I signed my name on a page that says I’m not an undercover cop, that I won’t drive with medical marijuana in my system, use the substance in public, sell it or share it, among other stipulations.
I listed carpal tunnel syndrome and back pain as my chief complaint.
While Sarah faxed my documents to a doctor in Silverthorne, someone called her on the phone. The person wanted to know why Sarah’s doctor need medical records when other doctors don’t.
“Because we’re legitimate,” she told me in an exasperated tone after hanging up.
I asked if that was true, if other doctors don’t require medical records. Sarah didn’t seem to think so.
“You can’t believe them,” she said.
After about 20 minutes, she turned a laptop computer toward me, and I put on headphones. The screen was separated down the middle, with myself on one side and a man identified as “Dr. Joe” on the other. I found out after Dr. Joe signed my medical marijuana registry form that he is Dr. Joseph Ferrara, an obstetrician/gynecologist in Minturn, and he has an active medical license to practice in Colorado, according to state records.
The doctor looked up briefly while appearing to be signing paperwork during our four-minute conversation. He asked whether I’ve been diagnosed with carpal tunnel. I said yes and told him about the surgery on my right hand. Dr. Joe queried about my left hand, and I mumbled something about flare-ups. Back pain, which I’ve had occasionally of late, is not reason enough, he said, especially because I have no evidence of getting treatment for it. Without so much as a goodbye, he asked to speak with Sarah.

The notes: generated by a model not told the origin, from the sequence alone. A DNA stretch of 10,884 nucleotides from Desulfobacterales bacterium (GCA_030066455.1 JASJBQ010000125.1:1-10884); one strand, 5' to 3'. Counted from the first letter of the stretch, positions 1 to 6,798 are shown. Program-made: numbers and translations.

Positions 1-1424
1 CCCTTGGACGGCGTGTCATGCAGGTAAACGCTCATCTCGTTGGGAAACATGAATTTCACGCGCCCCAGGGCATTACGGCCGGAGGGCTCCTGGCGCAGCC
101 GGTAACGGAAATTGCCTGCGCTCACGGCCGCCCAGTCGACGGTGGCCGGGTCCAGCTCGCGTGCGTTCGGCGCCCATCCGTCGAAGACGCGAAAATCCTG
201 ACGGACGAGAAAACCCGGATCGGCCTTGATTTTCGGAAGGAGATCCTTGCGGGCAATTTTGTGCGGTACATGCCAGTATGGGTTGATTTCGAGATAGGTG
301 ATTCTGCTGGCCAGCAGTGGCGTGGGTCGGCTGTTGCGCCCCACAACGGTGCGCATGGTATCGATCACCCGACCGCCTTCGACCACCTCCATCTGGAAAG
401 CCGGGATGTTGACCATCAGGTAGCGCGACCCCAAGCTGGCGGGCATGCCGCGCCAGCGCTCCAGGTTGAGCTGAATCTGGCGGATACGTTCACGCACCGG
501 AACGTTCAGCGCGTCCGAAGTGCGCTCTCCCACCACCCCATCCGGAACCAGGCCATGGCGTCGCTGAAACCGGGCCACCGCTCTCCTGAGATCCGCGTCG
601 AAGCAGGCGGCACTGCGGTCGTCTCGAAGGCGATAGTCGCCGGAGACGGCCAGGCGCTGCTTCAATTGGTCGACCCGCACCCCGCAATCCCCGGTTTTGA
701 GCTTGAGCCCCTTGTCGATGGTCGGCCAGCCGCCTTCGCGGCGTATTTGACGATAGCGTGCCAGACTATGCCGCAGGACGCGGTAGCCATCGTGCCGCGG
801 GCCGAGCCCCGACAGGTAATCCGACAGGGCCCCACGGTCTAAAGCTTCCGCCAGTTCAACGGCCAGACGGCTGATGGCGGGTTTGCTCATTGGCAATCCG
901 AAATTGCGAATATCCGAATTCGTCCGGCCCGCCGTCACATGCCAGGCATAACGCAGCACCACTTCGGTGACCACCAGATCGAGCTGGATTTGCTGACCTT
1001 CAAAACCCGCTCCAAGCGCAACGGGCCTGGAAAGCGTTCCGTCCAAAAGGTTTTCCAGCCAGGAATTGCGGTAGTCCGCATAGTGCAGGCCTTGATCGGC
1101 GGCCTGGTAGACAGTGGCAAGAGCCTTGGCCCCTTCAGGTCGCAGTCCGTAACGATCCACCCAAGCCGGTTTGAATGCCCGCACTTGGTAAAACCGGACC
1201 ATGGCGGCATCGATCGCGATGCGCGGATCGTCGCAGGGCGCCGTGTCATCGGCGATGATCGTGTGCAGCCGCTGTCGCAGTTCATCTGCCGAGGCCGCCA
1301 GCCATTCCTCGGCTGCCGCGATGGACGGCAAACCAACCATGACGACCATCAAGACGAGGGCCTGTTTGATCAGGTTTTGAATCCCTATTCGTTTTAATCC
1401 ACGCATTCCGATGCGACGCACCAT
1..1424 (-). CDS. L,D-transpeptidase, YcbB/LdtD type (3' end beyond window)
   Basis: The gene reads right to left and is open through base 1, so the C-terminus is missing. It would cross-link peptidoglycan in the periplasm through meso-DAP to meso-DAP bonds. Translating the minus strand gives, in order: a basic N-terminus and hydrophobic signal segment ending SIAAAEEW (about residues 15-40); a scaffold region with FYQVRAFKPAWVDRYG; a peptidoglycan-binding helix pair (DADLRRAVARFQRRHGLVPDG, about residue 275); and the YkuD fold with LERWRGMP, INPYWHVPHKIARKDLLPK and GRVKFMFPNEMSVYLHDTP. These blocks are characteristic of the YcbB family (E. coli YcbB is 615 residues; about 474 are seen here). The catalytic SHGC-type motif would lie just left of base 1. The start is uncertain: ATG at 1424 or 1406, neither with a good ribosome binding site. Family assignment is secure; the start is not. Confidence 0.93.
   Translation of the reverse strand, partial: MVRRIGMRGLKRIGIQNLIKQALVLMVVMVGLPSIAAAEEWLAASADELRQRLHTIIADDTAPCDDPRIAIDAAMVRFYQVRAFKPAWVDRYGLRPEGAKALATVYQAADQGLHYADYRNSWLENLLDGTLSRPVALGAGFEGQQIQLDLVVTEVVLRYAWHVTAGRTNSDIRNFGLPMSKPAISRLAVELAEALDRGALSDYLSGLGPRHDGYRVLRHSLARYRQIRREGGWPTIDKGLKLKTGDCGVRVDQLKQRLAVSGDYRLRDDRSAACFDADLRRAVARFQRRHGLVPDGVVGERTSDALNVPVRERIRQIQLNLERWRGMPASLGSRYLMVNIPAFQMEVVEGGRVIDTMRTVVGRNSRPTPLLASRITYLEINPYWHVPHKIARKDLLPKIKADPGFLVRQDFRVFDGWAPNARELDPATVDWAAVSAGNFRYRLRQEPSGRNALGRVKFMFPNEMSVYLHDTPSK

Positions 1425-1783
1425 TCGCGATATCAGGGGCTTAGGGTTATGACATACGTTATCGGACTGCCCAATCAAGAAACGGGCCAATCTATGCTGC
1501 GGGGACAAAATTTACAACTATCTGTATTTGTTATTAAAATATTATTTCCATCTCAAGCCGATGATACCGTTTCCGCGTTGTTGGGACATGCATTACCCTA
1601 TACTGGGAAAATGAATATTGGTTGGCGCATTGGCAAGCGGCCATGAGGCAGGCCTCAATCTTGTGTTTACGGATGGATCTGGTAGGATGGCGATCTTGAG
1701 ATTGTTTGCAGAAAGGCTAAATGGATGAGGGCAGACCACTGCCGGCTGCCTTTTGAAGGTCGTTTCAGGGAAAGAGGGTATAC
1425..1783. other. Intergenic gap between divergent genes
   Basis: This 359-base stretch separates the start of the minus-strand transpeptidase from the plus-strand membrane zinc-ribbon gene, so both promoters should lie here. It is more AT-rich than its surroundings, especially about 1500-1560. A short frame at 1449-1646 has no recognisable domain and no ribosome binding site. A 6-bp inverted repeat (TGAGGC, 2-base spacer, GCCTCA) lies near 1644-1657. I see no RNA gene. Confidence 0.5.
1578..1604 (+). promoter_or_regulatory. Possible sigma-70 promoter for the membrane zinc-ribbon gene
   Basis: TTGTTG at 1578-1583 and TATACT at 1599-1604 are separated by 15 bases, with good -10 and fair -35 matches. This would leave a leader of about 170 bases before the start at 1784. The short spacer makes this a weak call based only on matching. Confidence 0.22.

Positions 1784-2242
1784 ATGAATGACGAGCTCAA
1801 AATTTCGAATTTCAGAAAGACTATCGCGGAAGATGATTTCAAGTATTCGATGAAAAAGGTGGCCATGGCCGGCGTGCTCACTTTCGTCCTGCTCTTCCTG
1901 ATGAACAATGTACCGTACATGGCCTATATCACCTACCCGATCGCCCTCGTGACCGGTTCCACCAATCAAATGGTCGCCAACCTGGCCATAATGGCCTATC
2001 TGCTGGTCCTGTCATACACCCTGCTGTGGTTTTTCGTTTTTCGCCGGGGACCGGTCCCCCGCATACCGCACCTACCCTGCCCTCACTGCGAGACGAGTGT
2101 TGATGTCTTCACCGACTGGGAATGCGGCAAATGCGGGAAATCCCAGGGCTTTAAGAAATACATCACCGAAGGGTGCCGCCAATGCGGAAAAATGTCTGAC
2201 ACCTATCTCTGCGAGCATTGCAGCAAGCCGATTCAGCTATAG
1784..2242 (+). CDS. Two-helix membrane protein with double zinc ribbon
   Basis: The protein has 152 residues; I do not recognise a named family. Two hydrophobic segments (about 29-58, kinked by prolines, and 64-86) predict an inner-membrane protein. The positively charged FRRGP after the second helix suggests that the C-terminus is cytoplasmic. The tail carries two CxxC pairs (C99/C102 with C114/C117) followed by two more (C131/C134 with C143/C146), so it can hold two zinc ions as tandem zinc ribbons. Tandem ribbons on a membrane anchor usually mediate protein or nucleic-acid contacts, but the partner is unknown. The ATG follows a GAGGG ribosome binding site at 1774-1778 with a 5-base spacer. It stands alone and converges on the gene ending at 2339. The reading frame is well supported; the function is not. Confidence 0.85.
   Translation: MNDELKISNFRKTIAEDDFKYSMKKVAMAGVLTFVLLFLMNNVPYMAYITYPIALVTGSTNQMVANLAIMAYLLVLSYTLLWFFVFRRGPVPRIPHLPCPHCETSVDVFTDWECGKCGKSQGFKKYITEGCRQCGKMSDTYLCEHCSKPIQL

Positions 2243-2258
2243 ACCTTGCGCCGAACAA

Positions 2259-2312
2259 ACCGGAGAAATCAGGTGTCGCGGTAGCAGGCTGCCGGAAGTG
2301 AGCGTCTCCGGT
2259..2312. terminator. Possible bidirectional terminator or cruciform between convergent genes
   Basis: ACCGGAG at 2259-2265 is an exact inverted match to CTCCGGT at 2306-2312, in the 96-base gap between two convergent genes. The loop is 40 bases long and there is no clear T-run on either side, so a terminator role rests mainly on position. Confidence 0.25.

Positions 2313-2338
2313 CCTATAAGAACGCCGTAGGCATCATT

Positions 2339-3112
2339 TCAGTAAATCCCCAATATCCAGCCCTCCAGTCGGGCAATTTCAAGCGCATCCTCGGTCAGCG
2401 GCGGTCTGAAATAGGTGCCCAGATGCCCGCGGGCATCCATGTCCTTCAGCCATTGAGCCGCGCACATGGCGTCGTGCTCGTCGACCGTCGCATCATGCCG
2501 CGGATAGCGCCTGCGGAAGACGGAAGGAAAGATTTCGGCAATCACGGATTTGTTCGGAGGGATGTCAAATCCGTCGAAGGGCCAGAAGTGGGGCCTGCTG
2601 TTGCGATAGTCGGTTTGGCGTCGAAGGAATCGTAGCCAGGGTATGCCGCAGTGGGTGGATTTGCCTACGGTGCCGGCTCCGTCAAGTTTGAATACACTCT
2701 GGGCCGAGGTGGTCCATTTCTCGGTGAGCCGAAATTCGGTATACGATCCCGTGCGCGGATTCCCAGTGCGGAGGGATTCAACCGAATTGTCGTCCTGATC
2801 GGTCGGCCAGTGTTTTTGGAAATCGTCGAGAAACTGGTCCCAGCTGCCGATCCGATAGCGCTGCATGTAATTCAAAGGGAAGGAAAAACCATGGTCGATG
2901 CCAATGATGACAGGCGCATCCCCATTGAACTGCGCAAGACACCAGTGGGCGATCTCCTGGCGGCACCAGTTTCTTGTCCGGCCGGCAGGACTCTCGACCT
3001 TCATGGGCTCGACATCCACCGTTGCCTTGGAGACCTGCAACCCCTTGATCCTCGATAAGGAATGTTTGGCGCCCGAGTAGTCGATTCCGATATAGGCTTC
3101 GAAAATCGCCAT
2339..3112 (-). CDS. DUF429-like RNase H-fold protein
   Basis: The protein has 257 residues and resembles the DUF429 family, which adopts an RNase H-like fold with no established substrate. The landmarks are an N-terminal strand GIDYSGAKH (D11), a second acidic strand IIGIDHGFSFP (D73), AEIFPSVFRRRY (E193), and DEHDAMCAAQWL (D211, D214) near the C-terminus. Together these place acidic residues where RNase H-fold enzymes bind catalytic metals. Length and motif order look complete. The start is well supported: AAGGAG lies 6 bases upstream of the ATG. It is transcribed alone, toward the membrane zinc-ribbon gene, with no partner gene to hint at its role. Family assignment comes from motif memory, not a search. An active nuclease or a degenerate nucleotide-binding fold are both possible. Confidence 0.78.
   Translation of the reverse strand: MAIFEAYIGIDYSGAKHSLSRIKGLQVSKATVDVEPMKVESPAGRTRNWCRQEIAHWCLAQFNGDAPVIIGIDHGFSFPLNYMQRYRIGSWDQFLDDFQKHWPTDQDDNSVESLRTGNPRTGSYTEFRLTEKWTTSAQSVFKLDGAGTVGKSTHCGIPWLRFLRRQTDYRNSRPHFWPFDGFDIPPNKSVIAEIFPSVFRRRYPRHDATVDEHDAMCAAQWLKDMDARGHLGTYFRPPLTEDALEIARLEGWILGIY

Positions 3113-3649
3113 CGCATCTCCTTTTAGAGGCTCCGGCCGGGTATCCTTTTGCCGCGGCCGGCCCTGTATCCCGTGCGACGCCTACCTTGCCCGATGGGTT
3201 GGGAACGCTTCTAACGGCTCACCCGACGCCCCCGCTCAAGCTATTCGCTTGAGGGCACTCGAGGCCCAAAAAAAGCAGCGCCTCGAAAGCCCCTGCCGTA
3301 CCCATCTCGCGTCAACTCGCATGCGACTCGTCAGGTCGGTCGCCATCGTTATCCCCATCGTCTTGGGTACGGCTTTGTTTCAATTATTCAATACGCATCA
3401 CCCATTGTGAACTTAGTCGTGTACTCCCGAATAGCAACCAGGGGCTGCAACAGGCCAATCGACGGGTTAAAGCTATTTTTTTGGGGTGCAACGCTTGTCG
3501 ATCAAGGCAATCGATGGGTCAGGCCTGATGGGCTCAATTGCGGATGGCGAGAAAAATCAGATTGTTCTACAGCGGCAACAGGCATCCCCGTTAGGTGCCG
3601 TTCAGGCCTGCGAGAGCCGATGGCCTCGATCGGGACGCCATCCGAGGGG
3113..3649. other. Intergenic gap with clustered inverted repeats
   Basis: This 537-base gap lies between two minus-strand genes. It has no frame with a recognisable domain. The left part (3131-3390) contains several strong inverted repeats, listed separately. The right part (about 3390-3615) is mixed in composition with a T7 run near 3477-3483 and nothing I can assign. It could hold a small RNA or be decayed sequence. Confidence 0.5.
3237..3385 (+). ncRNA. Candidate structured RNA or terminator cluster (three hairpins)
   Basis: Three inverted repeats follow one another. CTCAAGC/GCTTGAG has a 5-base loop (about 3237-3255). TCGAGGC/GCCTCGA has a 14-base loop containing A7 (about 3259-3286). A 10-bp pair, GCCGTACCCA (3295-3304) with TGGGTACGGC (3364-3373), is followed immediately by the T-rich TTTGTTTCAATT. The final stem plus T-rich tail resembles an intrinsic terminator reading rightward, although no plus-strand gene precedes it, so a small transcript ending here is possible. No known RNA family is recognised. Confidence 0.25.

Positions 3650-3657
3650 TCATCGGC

Soon, Sarah received the form back, affixed with Dr. Ferrara’s signature. A box marked “severe pain” was checked, but the comment section was left blank. Other ailments on the form that are deemed to qualify a person for medical marijuana in Colorado include cancer, glaucoma, HIV or AIDs positive, cachexia, severe nausea, seizures or persistent muscle spasms.
With a signed document, I handed over a wad of bills. The $275 did not include the state’s mandatory $90 fee.
Sarah said she had seven patients to call and reschedule with after Dr. Joe canceled his appointments the following day. She sets up meetings all along Interstate 70 east to Vail, she said. If there are more than seven patients, she is allowed by her company to rent a room to conduct transactions. If not, she merely needs a wi-fi connection. Some days she facilitates doctor-patient meetings for one or two people, and other days it can be as many as 13 people, she said.
I wished her luck, and 53 minutes after walking into the coffee shop, I left with a temporary card in hand.
It was time to go shopping.
I conducted a search on Google for “dispensary grand junction,” and High Desert Dispensary LLC was the only medical marijuana dispensary to pop up and list an address, 1490 North Ave. Owner Chad Geery was pleased when I told him that, but he said he knows of at least eight medical marijuana dispensaries in town, and that there are 19 business licenses in town to sell the drug.